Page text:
IM 70.3 St. George (StG) is an EPIC race of GRAND proportions. And, hopefully, this race report will do it justice and give you just a little taste of what the race was like. Epic and Grand? Yes, totally! And, during this writing, I might think of some other awesome, stellar, dynamite adjectives to add!
Preface: I have been training for IM 70.3 St. George since January, with IM 70.3 Oceanside as my warm-up. It was on tap to be my “A” race this year. My goal was sub 6 and I knew I was capable of that. In fact, I just hit a new PR in Oceanside just 5 weeks prior and I was (am) in the best racing shape I ever have been in. I was feeling very strong and confident going into this race.
I flew into Las Vegas the Thursday before the race and met up with some great friends. I rented a van and drove a couple of hours to StG, where I had rented a condo. This was my first time flying with my bike, so I was nervous as heck that something would not go back together right. My nerves settled as my friend, Josh, was able to help me put it all back together. (**A special thank you to Brent for helping me pack my bike and to the Bellingham TRI Club for the bike box loaner).
Left to Right: Steph, Josh, Angelina, Stephanie, Me, Ginger, Doug
On Friday, I did a mini shake-out brick, consisting of a 20 minute bike ride and 10 minute run. Josh and I did this together near the condo, while our other friends (not racing) were out for a long ride together. Josh went to meet up with the girls, and I went to the expo.
Ironman Village, was located in the Town Square of StG. It was only a 10 minute drive from my condo. Plenty of parking and easy access. The expo had outdoor booths with vendors and the packet pickup had a tent with a long line. I waited and finally entered the tent. The day was hot and there was no shade, except for when I was inside the tent. The packet pick-up was seamless and I was off to see what the Ironman Merchandise tent had. I bought just a couple of t-shirts and water bottle.
I met up with Josh and the crew sometime after 2 pm and we headed out to check our bikes in at T1 – Sand Hollow Reservoir. We located the area and took some stunning photos of the water. It was so hot out and this was the first time I really thought about how the heat (THIS heat) might affect me on race day. It was dry and HOT. The temps called for mid 90′s on race day. It was low 90′s when I checked my bike …. uhhhhh … okay then. I can do this! I practiced with heat at home on the trainer. Long sleeves and a wool cap. That should be the same.
***(insert wide eyes here optimistic but realistic scared look here)***
A pano shot of the entire swim course!
3:45 am wake-up. A cup of coffee, 1/2 a bagel with peanut butter and a banana. I got ready and we were all out the door by about 4:30. We went straight to T2, near the athlete village and dropped our run bags. We then said our goodbyes to our crew and we boarded the buses to the start. The drive seemed to take forever.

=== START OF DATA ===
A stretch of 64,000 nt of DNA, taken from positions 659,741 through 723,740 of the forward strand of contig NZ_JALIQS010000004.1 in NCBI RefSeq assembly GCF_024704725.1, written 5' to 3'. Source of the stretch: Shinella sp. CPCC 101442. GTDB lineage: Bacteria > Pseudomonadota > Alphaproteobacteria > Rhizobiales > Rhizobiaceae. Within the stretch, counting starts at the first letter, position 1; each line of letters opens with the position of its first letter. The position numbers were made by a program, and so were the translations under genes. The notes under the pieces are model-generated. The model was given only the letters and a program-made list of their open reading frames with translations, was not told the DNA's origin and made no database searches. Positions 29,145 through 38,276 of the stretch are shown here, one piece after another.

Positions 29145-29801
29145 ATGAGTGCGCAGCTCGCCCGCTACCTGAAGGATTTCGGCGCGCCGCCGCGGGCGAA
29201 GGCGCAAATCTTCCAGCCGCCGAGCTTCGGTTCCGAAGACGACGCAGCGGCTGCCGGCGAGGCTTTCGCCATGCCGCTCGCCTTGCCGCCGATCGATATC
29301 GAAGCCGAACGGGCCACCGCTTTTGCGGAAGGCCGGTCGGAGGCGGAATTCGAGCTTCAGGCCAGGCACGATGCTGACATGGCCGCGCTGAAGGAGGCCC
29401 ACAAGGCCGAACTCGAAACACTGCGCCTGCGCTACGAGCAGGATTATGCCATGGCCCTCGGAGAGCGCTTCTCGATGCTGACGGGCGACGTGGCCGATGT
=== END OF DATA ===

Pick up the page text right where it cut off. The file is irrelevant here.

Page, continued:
Kim and Marco (far left) were also racing!
Once at the T2, I made my way to my bike and filled my tires with air, got my hydration bottles ready and laid out my bike gear. Two more trips to the porto-potty and I was good to go.
I met up with Ginger, Jazzy, Steph and Angelina for some last photos and before I knew it, I was in the water.
Jazzy and Ginger see me off
Another friend from the F3 community was in my wave and it was so nice to have someone there with me. Thanks Kim! This was her very first 70.3 and I was so excited for her, that I forgot about my own nerves.
Kim and I talking race. You’ve got this!
The swim started in the open water. I had exactly 3 minutes to get to the red buoys in the water before the air-horn would blow for my start. From the pictures above, they don’t look at that far away, but they were! I didn’t even make it to the red buoys before the the air-horn blew. Dang it. I’m already behind. I started my Timex and started my race.
Head down, I told myself to relax and just swim. I had really worked on my swimming the past 3 months and knew I was capable of sub 48 minutes if I really worked. I wanted to get 45 or less truth be told. I held my own and could feel others swimming by me from the wave starts after mine. I was clawed at, hit, and grabbed. I maintained my position and kept swimming. The water started out cold (60 degrees), but I soon warmed up after about 10 minutes. I was breathing hard, reaching and pulling. Trying hard to focus on being relaxed and not slowing down.
Before I knew it, I was headed in and hit the mat running. I looked down and saw a 45 something on my Timex …. WHAT????!!!!! YES!!!!!! A huge smile formed across my face. I was so proud of myself. I did it!! It was at this very moment, I decided I didn’t care what the rest of my day looked like, I was so happy with this accomplishment. (If you have followed my triathlon journey, you know I didn’t even know how to swim just a few years ago).
Wetsuits strippers peeled my suit and I was running to my bike.
My bike … where was my bike? I was turned around and it took me a little bit to find it. Mistake #1, but not a biggie. I still had a faster transition time than I’ve ever had! I was off and pedaling.